Watch Toni Morrison Explain the “Profound Neurosis” of Racism

As the world reacts to the death of Nobel Prize-winning author Toni Morrison, who died Monday in New York at 88, many are sharing their favorite quotes from the trailblazing novelist, whose captivating and commanding writings on the trauma of racism came to define American literature in a way few others have been able to accomplish.
One such moment that has been widely viewed in the wake of Morrison’s death is a clip from a 1993 interview with Charlie Rose. Rose asked her how she responds to everyday racist encounters. “Let me tell you, that’s the wrong question,” Morrison quickly replied.
“Don’t you understand, that the people who do this thing, who practice racism, are bereft?” she continued, turning the question posed to her on its head. “There is something distorted about the psyche.”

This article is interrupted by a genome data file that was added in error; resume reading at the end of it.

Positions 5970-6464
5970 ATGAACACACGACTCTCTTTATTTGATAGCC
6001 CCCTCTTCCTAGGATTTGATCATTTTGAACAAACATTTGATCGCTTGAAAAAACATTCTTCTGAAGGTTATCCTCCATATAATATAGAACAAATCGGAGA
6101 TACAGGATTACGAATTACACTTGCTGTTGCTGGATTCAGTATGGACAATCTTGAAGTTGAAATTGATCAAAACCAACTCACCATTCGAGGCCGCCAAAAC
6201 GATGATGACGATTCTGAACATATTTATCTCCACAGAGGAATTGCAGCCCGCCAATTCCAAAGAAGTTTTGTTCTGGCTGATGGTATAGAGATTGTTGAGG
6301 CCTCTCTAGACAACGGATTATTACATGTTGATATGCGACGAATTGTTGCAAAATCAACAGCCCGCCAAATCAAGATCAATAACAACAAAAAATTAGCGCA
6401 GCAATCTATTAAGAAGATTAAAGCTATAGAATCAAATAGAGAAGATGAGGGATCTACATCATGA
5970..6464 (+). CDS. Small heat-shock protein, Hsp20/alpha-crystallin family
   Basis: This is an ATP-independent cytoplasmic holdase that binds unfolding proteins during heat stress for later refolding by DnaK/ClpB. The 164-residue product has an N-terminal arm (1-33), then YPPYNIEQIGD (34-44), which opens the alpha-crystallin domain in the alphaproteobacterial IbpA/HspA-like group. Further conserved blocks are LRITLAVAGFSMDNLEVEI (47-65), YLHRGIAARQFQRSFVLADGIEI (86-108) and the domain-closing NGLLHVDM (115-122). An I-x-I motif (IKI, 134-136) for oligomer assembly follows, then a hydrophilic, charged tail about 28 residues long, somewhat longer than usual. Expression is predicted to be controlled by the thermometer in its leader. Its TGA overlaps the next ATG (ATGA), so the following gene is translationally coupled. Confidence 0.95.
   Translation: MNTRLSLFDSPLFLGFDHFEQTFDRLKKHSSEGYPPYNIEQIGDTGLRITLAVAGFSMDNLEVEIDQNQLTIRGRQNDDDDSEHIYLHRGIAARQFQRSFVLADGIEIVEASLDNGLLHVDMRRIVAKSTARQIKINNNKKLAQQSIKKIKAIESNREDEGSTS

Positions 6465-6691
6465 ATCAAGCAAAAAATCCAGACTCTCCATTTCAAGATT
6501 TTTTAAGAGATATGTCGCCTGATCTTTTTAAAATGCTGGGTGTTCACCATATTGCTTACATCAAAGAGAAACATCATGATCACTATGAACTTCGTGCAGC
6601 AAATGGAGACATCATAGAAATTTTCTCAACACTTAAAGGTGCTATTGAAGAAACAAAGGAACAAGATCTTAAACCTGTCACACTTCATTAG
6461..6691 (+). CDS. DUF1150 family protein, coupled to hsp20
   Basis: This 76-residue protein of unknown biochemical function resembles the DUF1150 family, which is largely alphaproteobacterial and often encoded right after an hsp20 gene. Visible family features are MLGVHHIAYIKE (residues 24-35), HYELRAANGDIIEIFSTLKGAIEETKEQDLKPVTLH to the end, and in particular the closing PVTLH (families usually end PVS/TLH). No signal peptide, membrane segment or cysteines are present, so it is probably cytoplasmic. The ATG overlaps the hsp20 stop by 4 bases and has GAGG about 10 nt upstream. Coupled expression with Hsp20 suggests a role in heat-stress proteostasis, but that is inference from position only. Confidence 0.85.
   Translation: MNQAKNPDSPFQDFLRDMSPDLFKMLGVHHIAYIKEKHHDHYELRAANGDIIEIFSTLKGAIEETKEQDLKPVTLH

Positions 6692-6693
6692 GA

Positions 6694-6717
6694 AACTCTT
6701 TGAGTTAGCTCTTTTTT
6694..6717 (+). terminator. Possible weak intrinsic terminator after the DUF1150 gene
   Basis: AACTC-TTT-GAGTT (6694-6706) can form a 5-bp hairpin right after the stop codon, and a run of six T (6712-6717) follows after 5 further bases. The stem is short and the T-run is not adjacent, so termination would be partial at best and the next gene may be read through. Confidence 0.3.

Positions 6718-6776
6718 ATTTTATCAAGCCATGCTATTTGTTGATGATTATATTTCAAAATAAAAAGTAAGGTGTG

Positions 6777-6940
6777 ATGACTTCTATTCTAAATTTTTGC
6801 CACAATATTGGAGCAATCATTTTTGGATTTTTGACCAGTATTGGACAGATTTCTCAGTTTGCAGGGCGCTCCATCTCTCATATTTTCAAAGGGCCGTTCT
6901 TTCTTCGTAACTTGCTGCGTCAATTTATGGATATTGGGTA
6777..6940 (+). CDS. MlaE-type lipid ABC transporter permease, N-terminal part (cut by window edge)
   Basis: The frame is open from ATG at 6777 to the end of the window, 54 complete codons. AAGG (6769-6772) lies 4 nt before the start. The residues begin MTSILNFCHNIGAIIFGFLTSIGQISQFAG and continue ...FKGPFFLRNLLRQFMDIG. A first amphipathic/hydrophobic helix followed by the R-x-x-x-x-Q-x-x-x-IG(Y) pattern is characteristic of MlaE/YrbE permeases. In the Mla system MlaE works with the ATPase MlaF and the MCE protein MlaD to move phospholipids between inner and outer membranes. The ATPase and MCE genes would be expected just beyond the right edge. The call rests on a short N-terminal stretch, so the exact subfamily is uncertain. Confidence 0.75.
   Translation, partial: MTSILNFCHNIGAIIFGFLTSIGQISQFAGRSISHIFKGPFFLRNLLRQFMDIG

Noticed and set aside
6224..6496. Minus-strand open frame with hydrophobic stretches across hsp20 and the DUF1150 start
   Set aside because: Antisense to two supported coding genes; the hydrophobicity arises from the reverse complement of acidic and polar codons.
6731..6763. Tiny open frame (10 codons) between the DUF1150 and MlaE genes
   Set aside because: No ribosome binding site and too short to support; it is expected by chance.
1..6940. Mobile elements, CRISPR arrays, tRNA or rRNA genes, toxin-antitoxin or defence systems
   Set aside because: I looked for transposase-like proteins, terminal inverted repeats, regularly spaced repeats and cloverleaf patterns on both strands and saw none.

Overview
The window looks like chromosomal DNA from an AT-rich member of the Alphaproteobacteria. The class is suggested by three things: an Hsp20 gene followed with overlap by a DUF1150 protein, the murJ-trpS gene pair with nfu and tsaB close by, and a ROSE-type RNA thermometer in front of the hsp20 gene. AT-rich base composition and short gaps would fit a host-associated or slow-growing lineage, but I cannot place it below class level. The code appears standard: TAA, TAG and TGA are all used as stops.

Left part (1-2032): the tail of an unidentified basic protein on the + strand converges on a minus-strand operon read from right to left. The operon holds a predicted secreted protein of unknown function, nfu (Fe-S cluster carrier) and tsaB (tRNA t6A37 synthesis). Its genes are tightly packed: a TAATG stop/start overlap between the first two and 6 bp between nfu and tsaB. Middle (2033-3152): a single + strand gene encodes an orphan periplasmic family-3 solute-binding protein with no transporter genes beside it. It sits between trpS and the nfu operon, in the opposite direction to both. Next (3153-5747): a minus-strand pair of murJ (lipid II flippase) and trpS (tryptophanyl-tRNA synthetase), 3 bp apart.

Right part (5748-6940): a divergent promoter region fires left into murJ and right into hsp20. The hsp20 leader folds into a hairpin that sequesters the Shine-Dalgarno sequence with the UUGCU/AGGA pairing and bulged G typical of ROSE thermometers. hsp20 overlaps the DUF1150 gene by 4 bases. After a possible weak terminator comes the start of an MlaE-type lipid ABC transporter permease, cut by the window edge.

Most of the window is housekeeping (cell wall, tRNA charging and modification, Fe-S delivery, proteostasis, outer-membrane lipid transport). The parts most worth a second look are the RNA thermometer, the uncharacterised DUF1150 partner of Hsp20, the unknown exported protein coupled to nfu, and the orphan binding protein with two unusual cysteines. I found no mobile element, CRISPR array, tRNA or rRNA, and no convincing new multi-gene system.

Over the next three minutes, Morrison proceeds, in the most precise and eloquent of manners, to explain why racism is a deep problem, a “profound neurosis” that affects white people. 
“If you can only be tall because somebody is on their knees, then you have a serious problem,” she concluded. “My feeling is that white people have a very, very serious problem. And they should start thinking about what they can do about it. Take me out of it.”